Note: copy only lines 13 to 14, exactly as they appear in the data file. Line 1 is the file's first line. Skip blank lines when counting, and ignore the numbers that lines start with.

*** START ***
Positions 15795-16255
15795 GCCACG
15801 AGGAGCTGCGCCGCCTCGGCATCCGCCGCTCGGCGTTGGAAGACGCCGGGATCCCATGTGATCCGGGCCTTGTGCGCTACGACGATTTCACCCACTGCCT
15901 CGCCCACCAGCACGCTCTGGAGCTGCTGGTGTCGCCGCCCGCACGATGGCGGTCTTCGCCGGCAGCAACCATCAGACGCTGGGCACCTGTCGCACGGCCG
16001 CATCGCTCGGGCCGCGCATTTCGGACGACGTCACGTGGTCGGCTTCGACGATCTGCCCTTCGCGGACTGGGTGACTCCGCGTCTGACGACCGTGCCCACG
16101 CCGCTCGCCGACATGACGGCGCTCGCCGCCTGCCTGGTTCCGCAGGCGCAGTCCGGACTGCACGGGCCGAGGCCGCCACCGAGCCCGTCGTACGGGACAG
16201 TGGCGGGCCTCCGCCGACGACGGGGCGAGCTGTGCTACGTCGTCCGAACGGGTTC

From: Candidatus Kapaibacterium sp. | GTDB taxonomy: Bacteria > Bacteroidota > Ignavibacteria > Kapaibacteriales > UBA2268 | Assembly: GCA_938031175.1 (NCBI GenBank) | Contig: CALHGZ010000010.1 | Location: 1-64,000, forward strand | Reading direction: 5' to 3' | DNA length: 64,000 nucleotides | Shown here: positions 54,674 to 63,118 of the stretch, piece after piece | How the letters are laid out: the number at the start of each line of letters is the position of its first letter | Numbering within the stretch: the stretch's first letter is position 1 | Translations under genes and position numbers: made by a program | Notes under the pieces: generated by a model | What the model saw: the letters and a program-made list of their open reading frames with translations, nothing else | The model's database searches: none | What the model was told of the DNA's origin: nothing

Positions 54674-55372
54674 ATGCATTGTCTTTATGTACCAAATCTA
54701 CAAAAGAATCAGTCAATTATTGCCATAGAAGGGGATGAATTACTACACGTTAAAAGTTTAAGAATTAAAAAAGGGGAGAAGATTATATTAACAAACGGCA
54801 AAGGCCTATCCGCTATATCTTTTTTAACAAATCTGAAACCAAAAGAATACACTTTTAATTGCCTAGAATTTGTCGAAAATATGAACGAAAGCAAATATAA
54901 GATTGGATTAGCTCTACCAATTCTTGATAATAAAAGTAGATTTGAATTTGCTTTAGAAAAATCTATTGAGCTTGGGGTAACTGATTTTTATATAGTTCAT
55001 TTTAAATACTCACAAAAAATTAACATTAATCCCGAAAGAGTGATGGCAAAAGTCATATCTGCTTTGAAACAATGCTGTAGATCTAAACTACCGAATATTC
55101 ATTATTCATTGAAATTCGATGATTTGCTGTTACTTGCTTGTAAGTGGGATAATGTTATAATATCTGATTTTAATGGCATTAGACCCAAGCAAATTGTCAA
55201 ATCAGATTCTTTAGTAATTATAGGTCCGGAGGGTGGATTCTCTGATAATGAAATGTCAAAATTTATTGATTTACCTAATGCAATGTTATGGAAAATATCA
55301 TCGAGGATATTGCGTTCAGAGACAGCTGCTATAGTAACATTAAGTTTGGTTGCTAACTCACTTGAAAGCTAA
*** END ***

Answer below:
54901 GATTGGATTAGCTCTACCAATTCTTGATAATAAAAGTAGATTTGAATTTGCTTTAGAAAAATCTATTGAGCTTGGGGTAACTGATTTTTATATAGTTCAT
55001 TTTAAATACTCACAAAAAATTAACATTAATCCCGAAAGAGTGATGGCAAAAGTCATATCTGCTTTGAAACAATGCTGTAGATCTAAACTACCGAATATTC